Variety veteran Joe Longthorne is returning to the Sunderland Empire stage for a night of classic comedy. We caught up with the entertainer and housewives’ favourite.
BATTLING back from cancer and bankruptcy, entertainer Joe Longthorne is living up to his reputation as the “hardest working showman in the business.”
Ahead of gigs in Australia and Las Vegas, the 55-year-old is heading to Sunderland next week as part of a national tour.
“It’s a mixture of new songs and old. I’m looking forward to coming to the Empire and having a great time. I’ve got a bit of a head cold at the moment, but I’m not going to let that stop me,” explained the variety legend.
Indeed it’s Joe’s determination to perform which has defined his career – one that began three decades ago with appearances on Junior Showtime, followed by a grounding on the tough northern club circuit.
Joe’s big break came in 1981 when he was a finalist on Search for a Star, which led to appearances at the London Palladium with Bob Hope and The Talk of the Town.
A short time later, Joe received the Variety Club of Britain award as Most Promising Artist of the Year.
A TV career – including The Joe Longthorne Show – soon followed for the singer and impersonator who is famed for his take on Shirley Bassey.
Despite playing some of the world’s greatest venues, including The Royal Albert Hall and Sydney Opera House, Hull-born Joe says he loves coming back up north where it all began.
“Since I was 17 I’ve probably played every club on the Northern circuit,” he explains. “No one can tell me a club I haven’t appeared in. I think the Northern clubs taught me more than school.
“The only thing I was ever good at school was humanities and art. I went to 15 schools in 15 years.”
Joe comes from a travelling family, an aspect of his life which moulded him into a performer.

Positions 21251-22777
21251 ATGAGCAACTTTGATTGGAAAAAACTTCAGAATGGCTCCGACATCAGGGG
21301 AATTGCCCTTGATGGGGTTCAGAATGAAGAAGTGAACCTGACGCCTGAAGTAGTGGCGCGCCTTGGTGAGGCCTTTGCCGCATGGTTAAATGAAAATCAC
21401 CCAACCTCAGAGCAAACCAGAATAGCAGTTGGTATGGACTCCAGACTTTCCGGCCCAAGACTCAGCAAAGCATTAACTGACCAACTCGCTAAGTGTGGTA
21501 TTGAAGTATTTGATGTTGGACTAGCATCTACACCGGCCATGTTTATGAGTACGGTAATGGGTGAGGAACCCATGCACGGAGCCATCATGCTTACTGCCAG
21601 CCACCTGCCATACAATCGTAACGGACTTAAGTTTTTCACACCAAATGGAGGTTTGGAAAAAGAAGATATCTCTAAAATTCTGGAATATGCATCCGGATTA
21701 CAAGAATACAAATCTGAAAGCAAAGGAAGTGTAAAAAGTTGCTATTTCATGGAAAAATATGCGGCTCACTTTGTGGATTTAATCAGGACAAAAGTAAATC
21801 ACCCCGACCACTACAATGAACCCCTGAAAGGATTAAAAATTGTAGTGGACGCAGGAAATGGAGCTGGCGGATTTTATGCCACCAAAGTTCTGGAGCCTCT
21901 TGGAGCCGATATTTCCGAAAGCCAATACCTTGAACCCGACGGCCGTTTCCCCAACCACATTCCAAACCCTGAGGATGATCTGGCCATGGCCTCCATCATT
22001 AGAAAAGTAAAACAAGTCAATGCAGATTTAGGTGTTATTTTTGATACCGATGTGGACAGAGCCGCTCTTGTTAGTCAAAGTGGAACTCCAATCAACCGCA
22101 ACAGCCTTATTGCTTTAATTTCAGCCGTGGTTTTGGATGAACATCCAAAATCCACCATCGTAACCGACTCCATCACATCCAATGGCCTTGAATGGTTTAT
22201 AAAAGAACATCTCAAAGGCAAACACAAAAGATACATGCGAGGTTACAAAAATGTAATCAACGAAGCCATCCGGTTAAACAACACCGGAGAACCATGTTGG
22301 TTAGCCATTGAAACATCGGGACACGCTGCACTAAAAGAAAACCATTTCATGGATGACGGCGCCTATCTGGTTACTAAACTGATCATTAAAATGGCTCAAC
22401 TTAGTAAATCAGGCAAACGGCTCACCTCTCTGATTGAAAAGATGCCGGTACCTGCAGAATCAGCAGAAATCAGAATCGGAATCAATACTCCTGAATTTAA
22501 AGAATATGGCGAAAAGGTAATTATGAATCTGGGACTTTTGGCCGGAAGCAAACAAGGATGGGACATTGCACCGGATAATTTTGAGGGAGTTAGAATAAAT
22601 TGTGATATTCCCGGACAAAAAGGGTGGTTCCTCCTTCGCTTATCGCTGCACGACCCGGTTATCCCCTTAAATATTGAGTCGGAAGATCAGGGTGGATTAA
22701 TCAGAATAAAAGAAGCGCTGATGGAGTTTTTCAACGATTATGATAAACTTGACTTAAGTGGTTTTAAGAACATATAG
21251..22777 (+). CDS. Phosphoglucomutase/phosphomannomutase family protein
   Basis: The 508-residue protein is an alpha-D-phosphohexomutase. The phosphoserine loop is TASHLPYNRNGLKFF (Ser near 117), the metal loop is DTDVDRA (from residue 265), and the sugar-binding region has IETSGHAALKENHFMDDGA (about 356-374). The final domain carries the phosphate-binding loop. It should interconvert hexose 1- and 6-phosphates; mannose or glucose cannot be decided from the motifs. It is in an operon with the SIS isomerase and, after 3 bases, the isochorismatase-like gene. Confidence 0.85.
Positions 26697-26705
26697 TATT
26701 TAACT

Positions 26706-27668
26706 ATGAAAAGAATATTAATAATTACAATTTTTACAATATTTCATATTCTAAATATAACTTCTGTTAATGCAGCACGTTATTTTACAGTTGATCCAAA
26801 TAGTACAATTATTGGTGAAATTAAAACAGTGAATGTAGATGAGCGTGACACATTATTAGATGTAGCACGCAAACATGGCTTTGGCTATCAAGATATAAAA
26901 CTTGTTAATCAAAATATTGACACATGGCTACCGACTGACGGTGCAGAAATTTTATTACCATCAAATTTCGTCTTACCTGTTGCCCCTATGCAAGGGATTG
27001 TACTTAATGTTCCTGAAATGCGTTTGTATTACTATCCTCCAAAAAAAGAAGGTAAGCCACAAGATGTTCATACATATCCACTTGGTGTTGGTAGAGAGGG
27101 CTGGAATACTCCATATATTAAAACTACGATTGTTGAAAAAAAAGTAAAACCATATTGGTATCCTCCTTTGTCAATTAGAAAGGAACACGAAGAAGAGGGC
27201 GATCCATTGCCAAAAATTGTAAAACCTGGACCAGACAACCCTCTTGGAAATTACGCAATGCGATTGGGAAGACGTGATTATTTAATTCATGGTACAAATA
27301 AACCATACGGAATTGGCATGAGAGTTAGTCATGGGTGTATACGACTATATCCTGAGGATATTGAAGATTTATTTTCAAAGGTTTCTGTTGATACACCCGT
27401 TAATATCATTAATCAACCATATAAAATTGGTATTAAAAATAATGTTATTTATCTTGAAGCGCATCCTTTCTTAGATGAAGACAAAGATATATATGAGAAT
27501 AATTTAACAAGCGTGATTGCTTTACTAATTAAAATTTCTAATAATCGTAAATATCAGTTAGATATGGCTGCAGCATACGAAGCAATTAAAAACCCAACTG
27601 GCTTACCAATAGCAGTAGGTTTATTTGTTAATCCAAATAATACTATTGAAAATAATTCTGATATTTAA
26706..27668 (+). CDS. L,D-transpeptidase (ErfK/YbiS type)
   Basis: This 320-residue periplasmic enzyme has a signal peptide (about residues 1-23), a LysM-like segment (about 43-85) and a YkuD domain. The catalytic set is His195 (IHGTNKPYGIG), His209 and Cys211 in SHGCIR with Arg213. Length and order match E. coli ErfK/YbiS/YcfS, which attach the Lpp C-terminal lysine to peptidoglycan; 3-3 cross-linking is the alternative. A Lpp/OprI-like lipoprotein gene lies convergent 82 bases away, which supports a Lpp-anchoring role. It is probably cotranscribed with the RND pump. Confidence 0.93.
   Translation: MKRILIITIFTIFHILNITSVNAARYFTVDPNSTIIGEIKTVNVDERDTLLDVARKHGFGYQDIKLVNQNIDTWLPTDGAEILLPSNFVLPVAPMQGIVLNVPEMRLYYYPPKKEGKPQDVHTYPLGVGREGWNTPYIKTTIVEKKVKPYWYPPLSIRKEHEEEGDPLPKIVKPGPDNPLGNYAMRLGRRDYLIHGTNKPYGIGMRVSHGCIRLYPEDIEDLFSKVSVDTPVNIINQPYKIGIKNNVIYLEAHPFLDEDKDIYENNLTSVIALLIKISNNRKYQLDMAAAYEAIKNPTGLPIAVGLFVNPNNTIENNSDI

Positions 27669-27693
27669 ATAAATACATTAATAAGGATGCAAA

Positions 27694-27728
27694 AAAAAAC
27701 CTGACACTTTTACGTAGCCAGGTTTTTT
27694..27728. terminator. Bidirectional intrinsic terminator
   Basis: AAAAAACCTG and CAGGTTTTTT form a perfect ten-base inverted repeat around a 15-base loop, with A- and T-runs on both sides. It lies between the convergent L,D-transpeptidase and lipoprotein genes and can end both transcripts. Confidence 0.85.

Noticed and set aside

He recalls: “As soon as I started singing my sister Anne would push me along the terrace in a pram and knock on people’s doors. When they opened them I would stand up and sing.
“I won my first talent competition when I was very young, I think I was four. You always have singers in a travelling community.”
Fiercely proud of his roots, Joe says, like millions of others, he’s been watching C4 documentary My Big Fat Gypsy Wedding which has sparked controversy for its portrayal of the travelling community.
He says: “My mother came from Irish tinkers up in Cork and my dad was from travelling people who worked on the fairground and in scrap. So I’m a mixture of a tinker and a traveller.
“If I see travellers on the road I always go and speak to them, that’s what I would be doing if I wasn’t in this job.
“The show is hilarious. It’s just what it’s like. I’m not sure about taking kids out of school at 13, but that’s their ways. When you meet a true Romani traveller you could not meet a better person.”
Joe’s colourful life means his recent autobiography has proven popular.
“I seem to have fans all over the gaff. The autobiography is selling well and has just gone into paperback.
“I think it’s because, like many people, I’ve suffered,” says Joe who in the late 90s went through bankruptcy due to what he says was past mis-management.
“I had some very bad advice,” he says. “It’s very difficult to be an artiste and take care of the finances at the same time.”
One of the most defining moments of Joe’s life is his battle with lymphoma, a form of blood cancer. In 2005 the disease took hold and Joe underwent a bone marrow transplant.
He now works hard to promote the work of the Anthony Nolan Trust which finds matches for leukaemia patients in need of a transplant.
He said: “The bone marrow transplant saved my life and I want to thank everyone who donates.
“Everyone’s frightened of needles, but it’s much less invasive now and I’m trying to raise awareness of how important it is to be a donor.”
Despite his much publicised struggles, today Mr Entertainment is back to health and doing what he does best.